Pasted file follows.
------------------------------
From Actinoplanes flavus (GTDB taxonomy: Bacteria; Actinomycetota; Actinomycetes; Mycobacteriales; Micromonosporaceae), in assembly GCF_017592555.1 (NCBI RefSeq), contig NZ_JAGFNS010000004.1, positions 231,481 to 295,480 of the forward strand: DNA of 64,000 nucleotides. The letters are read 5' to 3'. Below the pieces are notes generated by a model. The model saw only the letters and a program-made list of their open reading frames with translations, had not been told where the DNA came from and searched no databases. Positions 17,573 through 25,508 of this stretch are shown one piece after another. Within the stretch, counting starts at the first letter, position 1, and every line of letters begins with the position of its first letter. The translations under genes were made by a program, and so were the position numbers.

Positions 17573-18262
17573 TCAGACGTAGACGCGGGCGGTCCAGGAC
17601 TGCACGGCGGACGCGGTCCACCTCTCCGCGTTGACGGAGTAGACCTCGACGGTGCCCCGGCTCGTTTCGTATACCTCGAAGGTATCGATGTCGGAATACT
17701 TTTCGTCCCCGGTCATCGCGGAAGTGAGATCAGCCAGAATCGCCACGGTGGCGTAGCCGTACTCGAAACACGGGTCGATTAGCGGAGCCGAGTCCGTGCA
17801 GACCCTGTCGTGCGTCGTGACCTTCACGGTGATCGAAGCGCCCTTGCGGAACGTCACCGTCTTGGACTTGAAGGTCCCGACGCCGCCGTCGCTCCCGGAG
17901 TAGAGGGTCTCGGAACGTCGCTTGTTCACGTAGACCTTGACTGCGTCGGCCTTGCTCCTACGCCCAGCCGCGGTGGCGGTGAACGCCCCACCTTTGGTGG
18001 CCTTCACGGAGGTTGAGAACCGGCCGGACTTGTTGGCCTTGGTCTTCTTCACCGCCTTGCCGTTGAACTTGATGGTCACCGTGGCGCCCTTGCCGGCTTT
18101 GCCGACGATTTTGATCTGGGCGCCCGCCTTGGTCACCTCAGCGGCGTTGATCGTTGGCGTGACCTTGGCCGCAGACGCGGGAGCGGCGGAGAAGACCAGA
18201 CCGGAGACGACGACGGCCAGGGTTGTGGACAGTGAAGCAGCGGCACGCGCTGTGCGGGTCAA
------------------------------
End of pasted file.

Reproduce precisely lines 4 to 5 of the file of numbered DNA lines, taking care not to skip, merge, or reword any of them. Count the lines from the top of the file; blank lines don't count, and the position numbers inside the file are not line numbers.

17601 TGCACGGCGGACGCGGTCCACCTCTCCGCGTTGACGGAGTAGACCTCGACGGTGCCCCGGCTCGTTTCGTATACCTCGAAGGTATCGATGTCGGAATACT
17701 TTTCGTCCCCGGTCATCGCGGAAGTGAGATCAGCCAGAATCGCCACGGTGGCGTAGCCGTACTCGAAACACGGGTCGATTAGCGGAGCCGAGTCCGTGCA